Question: I found an interesting news article published in The Guardian about biodegradable plastics and how they may not be the ideal solution to the ocean pollution problem. This is mainly due to the fact that they only breakdown at very high temperatures generally not found in nature (around 50 degrees C). My question is what makes plastics so resistant to bacteria and fungi which normally breakdown organic materials?

Answer: Even though many other organic polymers like peptides and carbohydrates are readily broken down by bacteria and fungi, plastics are not. This is mainly due to the fact that they contain many carbon-carbon bonds which, unlike nitrogen-carbon or oxygen-carbon bonds found in peptides and carbohydrates, are extremely stable. For example, the common plastic polyethylene is composed only of carbon-carbon bonds (ignoring hydrogen). Plastics also often contain components which are very uncommon in biological polymers. This makes it difficult for enzymes, which have evolved to recognize and act on biological compounds, to break down these polymers. For example, the chlorine found in polyvinyl chloride is absent from most or all biological polymers (Figure 1). It should also be noted that many biodegradable plastics currently exist like nitrocellulose, and can be produced from starch and cellulose. They are not useable for many applications, however, because they are easily broken down by microbes and have a short shelf life. For example, PVC piping may cause pollution but is preferable than having decomposing pipes.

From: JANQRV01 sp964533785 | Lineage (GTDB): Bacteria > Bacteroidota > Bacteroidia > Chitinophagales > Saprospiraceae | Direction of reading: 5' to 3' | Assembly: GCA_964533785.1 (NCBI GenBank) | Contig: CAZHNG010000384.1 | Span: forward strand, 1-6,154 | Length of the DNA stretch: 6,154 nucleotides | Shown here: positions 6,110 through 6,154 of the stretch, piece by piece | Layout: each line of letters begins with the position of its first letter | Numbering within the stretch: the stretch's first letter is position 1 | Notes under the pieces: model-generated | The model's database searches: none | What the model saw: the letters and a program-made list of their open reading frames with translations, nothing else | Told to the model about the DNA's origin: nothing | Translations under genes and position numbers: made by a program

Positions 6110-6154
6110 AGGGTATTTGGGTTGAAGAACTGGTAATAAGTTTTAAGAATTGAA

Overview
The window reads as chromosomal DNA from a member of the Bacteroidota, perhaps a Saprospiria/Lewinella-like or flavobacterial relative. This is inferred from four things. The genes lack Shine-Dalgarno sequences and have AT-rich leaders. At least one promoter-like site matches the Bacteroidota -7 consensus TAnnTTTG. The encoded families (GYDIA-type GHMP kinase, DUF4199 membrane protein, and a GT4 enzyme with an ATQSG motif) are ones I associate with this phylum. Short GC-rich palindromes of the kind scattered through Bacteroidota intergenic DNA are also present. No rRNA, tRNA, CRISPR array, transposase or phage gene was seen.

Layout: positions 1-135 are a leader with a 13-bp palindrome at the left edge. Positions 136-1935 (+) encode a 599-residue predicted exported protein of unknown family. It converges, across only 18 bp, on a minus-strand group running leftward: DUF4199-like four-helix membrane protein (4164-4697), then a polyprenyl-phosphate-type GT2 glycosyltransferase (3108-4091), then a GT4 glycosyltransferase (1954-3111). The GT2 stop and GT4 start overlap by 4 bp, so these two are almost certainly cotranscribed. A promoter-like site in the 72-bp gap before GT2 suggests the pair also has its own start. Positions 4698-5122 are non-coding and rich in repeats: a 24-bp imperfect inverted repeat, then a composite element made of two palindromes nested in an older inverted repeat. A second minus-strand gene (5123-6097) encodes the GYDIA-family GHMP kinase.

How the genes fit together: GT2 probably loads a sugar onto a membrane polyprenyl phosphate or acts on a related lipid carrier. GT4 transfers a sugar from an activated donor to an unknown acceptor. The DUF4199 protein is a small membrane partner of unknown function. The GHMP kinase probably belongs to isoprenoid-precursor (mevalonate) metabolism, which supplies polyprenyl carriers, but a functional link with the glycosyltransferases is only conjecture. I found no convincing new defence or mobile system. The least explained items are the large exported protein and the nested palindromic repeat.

Increasing rates of plastic recycling is a good way to limit the effects of plastic pollution. Current rates of plastic recycling are very low, far below rates of paper and metal recycling, but have been rising since 1990. New technologies, such as integrating waste plastics into building material, are helping fuel this increase.

Even as rates of recycling increase, research and development of practical biodegradable plastics should continue. Work by Tokiwa et. al. suggests that the development and widespread use of biodegradable plastics will have far reaching consequences beyond simply less waste in landfills. They may increase soil fertility, reduce greenhouse emissions, and decrease waste management costs. In addition, they could potentially be recycled into useful metabolites and biological substances.


Figure 1. The presence of chlorine in PVC makes biological decomposition difficult (Wikipedia).

  • Debanjan D.


  • “Biodegradable plastic ‘false solution’ for ocean waste problem” The Guardian, 2016. Web. June 15 2016.
  • Why Doesn’t Plastic Biodegrade?” Livescience, 2011. Web. 15 June 2016.
  • Tokiwa Y, Calabia BP, Ugwu CU, Aiba S. Biodegradability of Plastics. International Journal of Molecular Sciences. 2009;10(9):3722-3742. doi:10.3390/ijms10093722.

Hopewell J, Dvorak R, Kosior E. Plastics recycling: challenges and opportunities. The Royal Society Publishing.  14 June 2009.DOI: 10.1098/rstb.2008.0311.